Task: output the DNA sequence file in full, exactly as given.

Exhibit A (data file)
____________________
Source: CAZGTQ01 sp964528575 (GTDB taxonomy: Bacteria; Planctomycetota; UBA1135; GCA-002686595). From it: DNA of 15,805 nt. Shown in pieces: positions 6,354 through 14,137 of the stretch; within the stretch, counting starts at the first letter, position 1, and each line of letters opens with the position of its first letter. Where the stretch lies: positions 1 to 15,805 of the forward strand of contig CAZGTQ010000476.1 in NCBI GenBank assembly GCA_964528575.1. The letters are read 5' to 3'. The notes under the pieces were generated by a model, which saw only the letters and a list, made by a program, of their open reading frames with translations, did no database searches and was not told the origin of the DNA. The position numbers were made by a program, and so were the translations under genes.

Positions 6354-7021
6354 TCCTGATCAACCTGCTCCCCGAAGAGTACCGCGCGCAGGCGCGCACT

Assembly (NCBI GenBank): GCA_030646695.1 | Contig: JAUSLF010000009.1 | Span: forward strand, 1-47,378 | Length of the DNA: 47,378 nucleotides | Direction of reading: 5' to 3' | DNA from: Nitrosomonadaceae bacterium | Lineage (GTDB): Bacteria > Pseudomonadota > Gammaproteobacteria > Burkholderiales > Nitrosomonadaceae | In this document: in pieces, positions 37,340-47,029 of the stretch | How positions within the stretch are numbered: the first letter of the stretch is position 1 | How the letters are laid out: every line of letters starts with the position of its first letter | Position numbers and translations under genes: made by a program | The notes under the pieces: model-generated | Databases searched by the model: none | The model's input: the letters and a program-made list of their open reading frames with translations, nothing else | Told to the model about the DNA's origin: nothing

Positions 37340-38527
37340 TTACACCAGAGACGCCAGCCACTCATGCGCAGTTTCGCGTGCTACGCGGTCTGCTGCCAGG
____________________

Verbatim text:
Source: CAZGTQ01 sp964528575 (GTDB taxonomy: Bacteria; Planctomycetota; UBA1135; GCA-002686595). From it: DNA of 15,805 nt. Shown in pieces: positions 6,354 through 14,137 of the stretch; within the stretch, counting starts at the first letter, position 1, and each line of letters opens with the position of its first letter. Where the stretch lies: positions 1 to 15,805 of the forward strand of contig CAZGTQ010000476.1 in NCBI GenBank assembly GCA_964528575.1. The letters are read 5' to 3'. The notes under the pieces were generated by a model, which saw only the letters and a list, made by a program, of their open reading frames with translations, did no database searches and was not told the origin of the DNA. The position numbers were made by a program, and so were the translations under genes.

Positions 6354-7021
6354 TCCTGATCAACCTGCTCCCCGAAGAGTACCGCGCGCAGGCGCGCACT

Assembly (NCBI GenBank): GCA_030646695.1 | Contig: JAUSLF010000009.1 | Span: forward strand, 1-47,378 | Length of the DNA: 47,378 nucleotides | Direction of reading: 5' to 3' | DNA from: Nitrosomonadaceae bacterium | Lineage (GTDB): Bacteria > Pseudomonadota > Gammaproteobacteria > Burkholderiales > Nitrosomonadaceae | In this document: in pieces, positions 37,340-47,029 of the stretch | How positions within the stretch are numbered: the first letter of the stretch is position 1 | How the letters are laid out: every line of letters starts with the position of its first letter | Position numbers and translations under genes: made by a program | The notes under the pieces: model-generated | Databases searched by the model: none | The model's input: the letters and a program-made list of their open reading frames with translations, nothing else | Told to the model about the DNA's origin: nothing

Positions 37340-38527
37340 TTACACCAGAGACGCCAGCCACTCATGCGCAGTTTCGCGTGCTACGCGGTCTGCTGCCAGG